Oneupweb Reviews: One Last Call’s Shoe Strings – Social Media Case Study

What’s the Skinny?

Social Media has become a hotly integrated item for a company or project’s marketing campaign. It’s a platform that can both save your budget and also go viral with an insane amount of return as compared to TV ads, radio spots and/or outdoor advertising.

The Viral Virtuoso

Why is that?

It’s what is known in the oldest of traditional forms of advertisement as word-of-mouth. It is the Viral Virtuoso. Recommendations from personal connections or opinions shared by consumers online are the most trusted forms of advertising.

“Ninety percent or consumers surveyed noted that they trust recommendations from people they know, while 70 percent trusted consumer opinions posted online.” (Nielsen, 2009)

Those are some pretty huge percentages and worth the argument that any and all brands need to get with the flow and master (at best) the networks of Social Media.  And, that’s obviously the skinny on that!

Tie My Shoestrings, Please

Even a short film out of Detroit discovered social media’s benefits despite a shoestring budget [2010/11].

Official Poster for One Last Call - click through for IMDb page

One Last Call, a short film created for a master’s capstone project, was implemented on a shoestring budget of $5,000. By the end of the finished product it reached an appraised worth of close to $35,000. It was a production that was, of course, about the filmmaking, but it was also about the business side, a side that takes place behind the scenes. This is something most non-industry pros have no idea about – that not so glitzy and glammed up side. Things like negotiations and contracts, location planning, city permits, sponsorships, music scores and studios, creating merchandise and so on comprise this hidden world.  On this project, agitating social media fan base prior to the film entering production played a role in the invisible side as well.

In fact, social media was the success point of One Last Call. Its utilization of social media before heading into filming was part of the reason the project received a total five (5) sponsorships prior to finishing principle filming. In turn, giving the project the ability to  complete at that $35,000 level. The film brought on such national sponsors as Coca Cola Creative and NVIDIA.

Some Social Sizzling Stats

In the first 30 days of launching the project’s “OLC Short Film Project” Facebook fan page, the film garnered a fan base of close to 900. On YouTube, the trailer received close to 1,000 views and the music video topped 500. On Twitter, NVIDIA and Channel 7 news WXYZ (the top in Detroit) tweeted more than once about the project. Upon announcement of the premiere via the social network, Coca Cola Creative contacted the project letting them know they wanted still involved. The national company volunteered a booth at the event giving out free Fuse drinks to a sold out crowd at the Main Art Theater in Royal Oak, Michigan.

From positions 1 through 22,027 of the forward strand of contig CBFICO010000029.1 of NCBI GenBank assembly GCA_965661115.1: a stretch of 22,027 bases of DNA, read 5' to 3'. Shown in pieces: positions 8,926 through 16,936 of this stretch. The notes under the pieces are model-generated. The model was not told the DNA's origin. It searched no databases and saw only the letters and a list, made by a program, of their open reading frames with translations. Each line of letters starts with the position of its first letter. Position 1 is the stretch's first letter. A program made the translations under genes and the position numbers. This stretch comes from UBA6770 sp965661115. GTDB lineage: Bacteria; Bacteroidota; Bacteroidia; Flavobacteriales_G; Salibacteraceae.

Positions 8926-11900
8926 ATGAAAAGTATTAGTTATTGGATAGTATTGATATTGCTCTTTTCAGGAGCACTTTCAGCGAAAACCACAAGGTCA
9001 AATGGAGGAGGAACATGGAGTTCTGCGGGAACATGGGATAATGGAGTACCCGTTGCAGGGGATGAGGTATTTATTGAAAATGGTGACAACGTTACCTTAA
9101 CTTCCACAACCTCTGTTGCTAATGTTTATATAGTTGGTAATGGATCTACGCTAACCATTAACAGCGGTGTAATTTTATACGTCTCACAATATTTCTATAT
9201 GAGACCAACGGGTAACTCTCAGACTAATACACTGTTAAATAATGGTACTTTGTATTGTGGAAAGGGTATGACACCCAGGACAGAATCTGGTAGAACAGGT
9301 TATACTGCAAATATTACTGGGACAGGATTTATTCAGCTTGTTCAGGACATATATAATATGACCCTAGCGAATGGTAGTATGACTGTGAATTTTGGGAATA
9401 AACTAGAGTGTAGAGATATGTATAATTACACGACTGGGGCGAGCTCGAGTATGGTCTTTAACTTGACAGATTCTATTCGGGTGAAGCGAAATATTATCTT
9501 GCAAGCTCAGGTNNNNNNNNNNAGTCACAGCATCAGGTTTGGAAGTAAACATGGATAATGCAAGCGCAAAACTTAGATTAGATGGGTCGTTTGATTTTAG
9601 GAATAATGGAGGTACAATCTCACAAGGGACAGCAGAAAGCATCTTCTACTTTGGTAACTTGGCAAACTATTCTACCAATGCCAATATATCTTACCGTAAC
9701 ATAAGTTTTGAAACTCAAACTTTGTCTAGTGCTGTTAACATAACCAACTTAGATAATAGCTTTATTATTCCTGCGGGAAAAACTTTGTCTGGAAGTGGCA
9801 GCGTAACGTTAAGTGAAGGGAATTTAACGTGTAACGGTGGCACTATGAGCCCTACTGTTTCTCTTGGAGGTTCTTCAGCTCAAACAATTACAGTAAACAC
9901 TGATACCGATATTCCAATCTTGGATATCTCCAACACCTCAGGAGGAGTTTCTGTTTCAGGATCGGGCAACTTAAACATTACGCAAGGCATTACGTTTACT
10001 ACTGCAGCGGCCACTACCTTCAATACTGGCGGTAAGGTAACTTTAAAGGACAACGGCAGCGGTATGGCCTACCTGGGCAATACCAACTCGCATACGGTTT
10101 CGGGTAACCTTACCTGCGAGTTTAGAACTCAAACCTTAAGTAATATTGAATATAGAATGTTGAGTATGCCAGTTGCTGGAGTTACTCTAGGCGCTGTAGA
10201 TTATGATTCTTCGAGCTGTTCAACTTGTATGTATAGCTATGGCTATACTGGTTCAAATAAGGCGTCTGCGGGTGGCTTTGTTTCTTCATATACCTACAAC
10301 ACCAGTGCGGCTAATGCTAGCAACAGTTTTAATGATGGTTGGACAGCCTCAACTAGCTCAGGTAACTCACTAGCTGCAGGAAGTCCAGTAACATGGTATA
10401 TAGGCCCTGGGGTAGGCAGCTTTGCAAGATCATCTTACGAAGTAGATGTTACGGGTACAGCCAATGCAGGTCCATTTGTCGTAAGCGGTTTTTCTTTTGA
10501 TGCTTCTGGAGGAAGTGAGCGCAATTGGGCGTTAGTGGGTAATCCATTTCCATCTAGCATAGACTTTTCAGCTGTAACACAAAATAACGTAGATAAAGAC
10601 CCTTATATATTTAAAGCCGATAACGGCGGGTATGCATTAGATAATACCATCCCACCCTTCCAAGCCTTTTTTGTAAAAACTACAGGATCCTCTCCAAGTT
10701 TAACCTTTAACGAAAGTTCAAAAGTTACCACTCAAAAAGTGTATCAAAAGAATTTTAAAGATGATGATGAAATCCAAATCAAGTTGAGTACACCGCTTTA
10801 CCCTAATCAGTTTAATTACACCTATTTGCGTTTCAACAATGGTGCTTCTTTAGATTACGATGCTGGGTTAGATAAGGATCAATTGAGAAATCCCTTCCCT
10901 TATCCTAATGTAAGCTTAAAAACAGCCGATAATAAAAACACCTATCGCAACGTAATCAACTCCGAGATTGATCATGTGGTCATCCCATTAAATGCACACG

Now That We’ve Tied My Shoe Laces, Let’s Play!

Another successful factor that played into this project was the encouragement of interaction from its fans on Facebook. Part of the strategy for the page was to go beyond simple conversation surrounding the project and post only things pertaining to One Last Call. One Last Call and the production team connected with their fans on a personal level, as is recommended in any social media campaign or plan.

For example: a recent accomplishment was Andy Rathburg’s national spot in the Clay Matthews Green Bay Packers Fathead commercial.

Andy Rathburg (Dodge in OLC) w/Clay Matthews Fathead behind-the-scenes: photo Marc Ruiz

Within a few hours of posting one of the behind-the-scene photos from the set people were commenting and “Liking” the OLC page. Because Rathburg was tagged in the photo, his almost 3,000 followers were suddenly made aware of OLC’s existence.

These techniques worked wonders. The corresponding posts were, in turn, re-posted and oftentimes tweeted. This helped drive people to the OLC page and “Like” it. The project also encouraged behind the scene photos and set humor, which resulted in a high rate of views and “likes” from the fans.

Made-In-Detroit: A Finished Weave via the Viral Shoe String

Since the release of the short “Made-In-Detroit” film, a cult following has been ever expanding. Mentions and references to the project continue and those who were involved still give wings to the Viral Virtuoso that has become Detroit’s One Last Call success.

It was just a short film, made for a master’s program capstone. Forty (40+) people came on board in the real world and thousands came on in the virtual!  Not bad for a first film from a team of emerging filmmakers from the neighborhoods of Detroit.

Some Social-lite Advice to Close With

Pay attention to that social network out there because it is what helped launch the public awareness of this project and its team. If you, as a company and/or project, are not on the social network yet, then you are missing out on a lot of leads, ROI and awesome fans!

Thank you Social Media for stepping to the platform!

And we now close with the teaser trailer from the film – hurry before its time for your “One Last Call!”

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Reference:

Neilsen. 2009. Global Advertising: Consumers Trust Real Friends and Virtual Strangers the Most. http://blog.nielsen.com/nielsenwire/consumer/global-advertising-consumers-trust-real-friends-and-virtual-strangers-the-most/